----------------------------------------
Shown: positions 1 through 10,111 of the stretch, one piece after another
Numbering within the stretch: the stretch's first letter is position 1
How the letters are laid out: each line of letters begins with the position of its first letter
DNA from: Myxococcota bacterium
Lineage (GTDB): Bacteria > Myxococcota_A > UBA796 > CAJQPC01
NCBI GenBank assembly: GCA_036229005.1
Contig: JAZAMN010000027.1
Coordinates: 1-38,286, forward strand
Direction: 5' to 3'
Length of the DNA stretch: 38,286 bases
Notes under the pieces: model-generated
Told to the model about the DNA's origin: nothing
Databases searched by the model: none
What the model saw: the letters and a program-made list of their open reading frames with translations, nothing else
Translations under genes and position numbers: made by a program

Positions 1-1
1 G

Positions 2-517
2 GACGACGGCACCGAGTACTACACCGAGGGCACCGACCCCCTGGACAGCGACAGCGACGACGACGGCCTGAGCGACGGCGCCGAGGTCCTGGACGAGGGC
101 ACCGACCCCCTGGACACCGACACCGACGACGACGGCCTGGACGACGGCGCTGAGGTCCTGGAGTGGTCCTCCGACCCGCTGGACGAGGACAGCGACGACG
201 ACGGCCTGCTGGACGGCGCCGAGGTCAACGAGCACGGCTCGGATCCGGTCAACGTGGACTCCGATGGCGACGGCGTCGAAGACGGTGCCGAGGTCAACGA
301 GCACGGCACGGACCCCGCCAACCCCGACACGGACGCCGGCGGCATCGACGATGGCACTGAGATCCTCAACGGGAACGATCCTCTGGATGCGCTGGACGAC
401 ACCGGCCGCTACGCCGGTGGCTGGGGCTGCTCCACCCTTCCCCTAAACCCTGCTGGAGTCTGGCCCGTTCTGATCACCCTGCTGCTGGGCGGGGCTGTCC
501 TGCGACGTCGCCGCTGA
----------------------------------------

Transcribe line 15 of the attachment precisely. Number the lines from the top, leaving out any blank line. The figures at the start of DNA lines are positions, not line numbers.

Translations under genes and position numbers: made by a program